The last time I was in San Antonio was almost 23 years ago when I was in the midst of Advanced Flight Training held at Randolph Air Force Base, and, at the end of which, I earned my Wings of Gold. As we were fond of saying then, it was six weeks of Navy training crammed into six months of
Army Air Force training, SIR!, which left plenty of time to explore the area. All the military services have good-natured (mostly) rivalry that often points to the subtle differences among them and this cartoon I found online pretty much sums it up.
To distinguish how the Navy and the Air Force operate differently, our class was briefed by one of our Navy instructors on day one at Randolph. He said something to the effect of “The Air Force tends to provide you a well-indexed, voluminous tome that in great detail defines what you can and cannot do whereas the Navy will toss you a pamphlet listing in bullet format what’s really unacceptable and then gives you the freedom to sort how to best accomplish the task at hand.” My brief time in Air Force Training Land demonstrated the veracity of that assessment time and time again, which often translated to considerably less pressure while learning the art of long-range navigation by air. Almost unimaginably, this skill set included learning how to take sextant shots, both day and night, from a moving aircraft to practice celestial navigation, which, sadly, has become a lost art. After the intensity of Navy Primary Flight School in Pensacola, my whole class of fellow Navy Ensigns was thrilled to throttle back a little and luxuriate in the Air Force way.
With relatively more down time, many of our class stepped out a few times together to check out the Alamo and eat along The Riverwalk, because that’s what you do in San Antonio. Impish at heart, I rather enjoyed rattling some of my classmates, especially those who espoused local history (some almost religiously), by feigning my ignorance of key events that transpired south of the Mason-Dixon Line, “The Alamo? Wait, wasn’t there, like, a big fight there? And I think John Wayne was there…” In response, one of my classmates from the heart of Georgia observed, “Aw, (TACCO), you’re all ate up with the Yank, aintcha?” Not sure what to make of that, I said, “Um, thank you?” He imperceptibly shook his head, paused before answering and gently said, “Uh. Naw,” letting me know that his assessment of me had dropped yet another notch by failing to comprehend the depth of the southern insult.
Frankly, more than twenty some odd years later, I’m still not quite sure what that turn of phrase means, but I’m fairly certain it’s not good.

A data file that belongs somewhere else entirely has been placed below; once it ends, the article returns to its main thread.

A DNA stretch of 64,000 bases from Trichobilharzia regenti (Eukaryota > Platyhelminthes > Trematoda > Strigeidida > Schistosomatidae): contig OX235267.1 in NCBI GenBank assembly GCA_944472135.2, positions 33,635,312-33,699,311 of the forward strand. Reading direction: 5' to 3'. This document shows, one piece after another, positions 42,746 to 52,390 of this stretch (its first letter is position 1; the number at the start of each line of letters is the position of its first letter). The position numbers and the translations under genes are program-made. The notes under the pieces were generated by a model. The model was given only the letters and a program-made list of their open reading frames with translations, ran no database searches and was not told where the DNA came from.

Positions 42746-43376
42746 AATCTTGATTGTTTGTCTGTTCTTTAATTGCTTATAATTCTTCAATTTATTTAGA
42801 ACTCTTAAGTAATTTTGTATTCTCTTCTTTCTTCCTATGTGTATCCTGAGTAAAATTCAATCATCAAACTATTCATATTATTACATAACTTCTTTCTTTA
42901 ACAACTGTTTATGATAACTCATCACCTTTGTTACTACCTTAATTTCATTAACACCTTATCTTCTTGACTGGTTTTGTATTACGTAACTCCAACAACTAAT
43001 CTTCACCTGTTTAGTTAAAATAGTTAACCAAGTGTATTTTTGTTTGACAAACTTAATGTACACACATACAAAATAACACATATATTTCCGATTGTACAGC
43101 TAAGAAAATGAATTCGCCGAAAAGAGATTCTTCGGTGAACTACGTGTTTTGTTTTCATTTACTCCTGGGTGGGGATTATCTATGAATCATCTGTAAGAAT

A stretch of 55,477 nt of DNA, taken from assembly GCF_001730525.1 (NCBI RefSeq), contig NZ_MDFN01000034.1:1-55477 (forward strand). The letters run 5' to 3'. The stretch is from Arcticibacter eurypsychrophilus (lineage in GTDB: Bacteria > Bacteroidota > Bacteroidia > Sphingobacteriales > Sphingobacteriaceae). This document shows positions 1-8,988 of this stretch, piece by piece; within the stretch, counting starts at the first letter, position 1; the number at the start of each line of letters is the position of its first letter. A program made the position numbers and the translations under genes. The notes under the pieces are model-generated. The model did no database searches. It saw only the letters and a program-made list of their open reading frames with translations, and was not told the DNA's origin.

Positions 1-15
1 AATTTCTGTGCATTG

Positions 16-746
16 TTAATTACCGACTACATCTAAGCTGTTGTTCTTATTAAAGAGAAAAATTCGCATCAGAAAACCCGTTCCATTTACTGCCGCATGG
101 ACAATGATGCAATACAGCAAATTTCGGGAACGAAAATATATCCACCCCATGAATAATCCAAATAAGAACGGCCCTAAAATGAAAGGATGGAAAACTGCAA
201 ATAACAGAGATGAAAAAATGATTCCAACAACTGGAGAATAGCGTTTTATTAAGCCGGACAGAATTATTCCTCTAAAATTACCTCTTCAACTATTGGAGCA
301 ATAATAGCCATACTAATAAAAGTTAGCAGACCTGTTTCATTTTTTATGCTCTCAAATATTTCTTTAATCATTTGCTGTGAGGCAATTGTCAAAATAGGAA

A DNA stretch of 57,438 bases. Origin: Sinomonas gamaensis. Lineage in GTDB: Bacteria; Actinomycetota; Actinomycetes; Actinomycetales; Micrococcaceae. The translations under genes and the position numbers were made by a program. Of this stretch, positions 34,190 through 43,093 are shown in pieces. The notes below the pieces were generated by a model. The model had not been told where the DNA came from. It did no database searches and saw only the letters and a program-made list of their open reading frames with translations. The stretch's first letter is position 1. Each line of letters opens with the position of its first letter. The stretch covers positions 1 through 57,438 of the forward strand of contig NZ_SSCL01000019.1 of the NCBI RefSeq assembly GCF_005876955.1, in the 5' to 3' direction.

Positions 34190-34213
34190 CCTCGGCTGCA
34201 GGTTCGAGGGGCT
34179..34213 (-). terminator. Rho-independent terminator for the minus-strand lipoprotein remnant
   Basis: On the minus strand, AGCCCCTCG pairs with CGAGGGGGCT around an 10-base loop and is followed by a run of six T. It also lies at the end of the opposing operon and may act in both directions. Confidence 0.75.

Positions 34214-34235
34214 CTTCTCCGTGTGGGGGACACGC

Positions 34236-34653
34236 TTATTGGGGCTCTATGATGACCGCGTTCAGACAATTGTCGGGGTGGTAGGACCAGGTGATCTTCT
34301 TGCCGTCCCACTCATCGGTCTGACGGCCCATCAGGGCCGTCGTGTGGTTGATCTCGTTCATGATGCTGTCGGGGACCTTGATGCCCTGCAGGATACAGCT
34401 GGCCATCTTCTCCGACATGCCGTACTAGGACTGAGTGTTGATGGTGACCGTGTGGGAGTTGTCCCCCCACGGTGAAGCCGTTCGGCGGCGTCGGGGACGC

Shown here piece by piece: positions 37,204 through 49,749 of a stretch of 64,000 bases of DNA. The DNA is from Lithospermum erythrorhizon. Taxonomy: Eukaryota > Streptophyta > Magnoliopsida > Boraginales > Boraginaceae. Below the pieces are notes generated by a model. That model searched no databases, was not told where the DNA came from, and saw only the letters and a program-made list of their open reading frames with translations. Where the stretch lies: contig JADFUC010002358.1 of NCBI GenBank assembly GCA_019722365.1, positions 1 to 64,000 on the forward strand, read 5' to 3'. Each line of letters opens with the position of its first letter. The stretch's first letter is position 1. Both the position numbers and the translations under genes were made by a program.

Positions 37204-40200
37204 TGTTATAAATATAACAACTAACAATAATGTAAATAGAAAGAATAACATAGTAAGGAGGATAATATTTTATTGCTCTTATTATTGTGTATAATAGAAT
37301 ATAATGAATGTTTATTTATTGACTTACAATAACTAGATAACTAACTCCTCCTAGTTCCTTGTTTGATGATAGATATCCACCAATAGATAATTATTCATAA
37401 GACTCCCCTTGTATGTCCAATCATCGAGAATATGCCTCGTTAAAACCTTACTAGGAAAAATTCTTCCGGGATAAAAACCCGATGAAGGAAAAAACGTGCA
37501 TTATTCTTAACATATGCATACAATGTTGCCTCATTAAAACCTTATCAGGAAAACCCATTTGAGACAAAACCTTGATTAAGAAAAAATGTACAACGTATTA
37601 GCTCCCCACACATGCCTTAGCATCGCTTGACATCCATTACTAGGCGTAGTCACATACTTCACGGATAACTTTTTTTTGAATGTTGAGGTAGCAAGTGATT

I was adopted by my first dog (a German Shepherd puppy named Lancelot) half way through my training at Randolph, which meant I “stayed in” for most of my later months as most of my free time was consumed by logging countless hours walking Lancelot to ensure I had relatively uninterrupted sleep or chasing him down as he tried to eat my navigation charts. Lancelot had this weird thing for paper – and eating rocks. But I digress…
While my time in San Antonio wasn’t particularly memorable, aside from getting winged and collecting fodder for future dog shaming posts, I thought it important to share at least The Alamo and The Riverwalk with our kids. Flight, having been wholly underwhelmed by his few visits to San Antonio during his stint in Corpus Christi for his own Advanced Flight Training, assured me he was just fine missing that particular pilgrimage so we planned for it while he was on a trip.
After a solid Wednesday morning of homeschooling, the kids and I loaded into the car and drove the 90 minutes to San Antonio. Before we got on our way, I learned that, as the nickname would suggest, the “Mission City” boasts an extensive mission network that has been turned over to the care of the National Park Service. While I had known what had led to the rallying cry of “Remember the Alamo!” I hadn’t realized that what remains today of the Alamo was originally built as a Spanish stronghold, a presidio, to support further colonization.
When our nation was still just a collection of European colonies, each trying to outpace the others in expansion efforts, the Spanish crown was interested in growing their empire in both population and property and came up with an ingenious plan. Recognizing that these symbiotic efforts were best accomplished together, they first acquired new citizens who would then lay claim to (and pay taxes on!) land that broadened Spain’s boundaries. In order to become a Spanish citizen, there were three main hoops through which the native population had to jump: 1) learn enough Spanish and Latin to effectively communicate and observe Mass; 2) convert to Catholicism, a requisite for Spanish citizenship; and 3) learn a trade to contribute to society at the lowest level of the Spanish caste system. Before these potential citizens could be so transformed, it was necessary to establish a local military stronghold to protect the crown’s investments. In 1718, what is now The Alamo was the initial presidio from which the massive conversion campaign was launched through now central Texas, and four other mission sites branched out along the San Antonio River.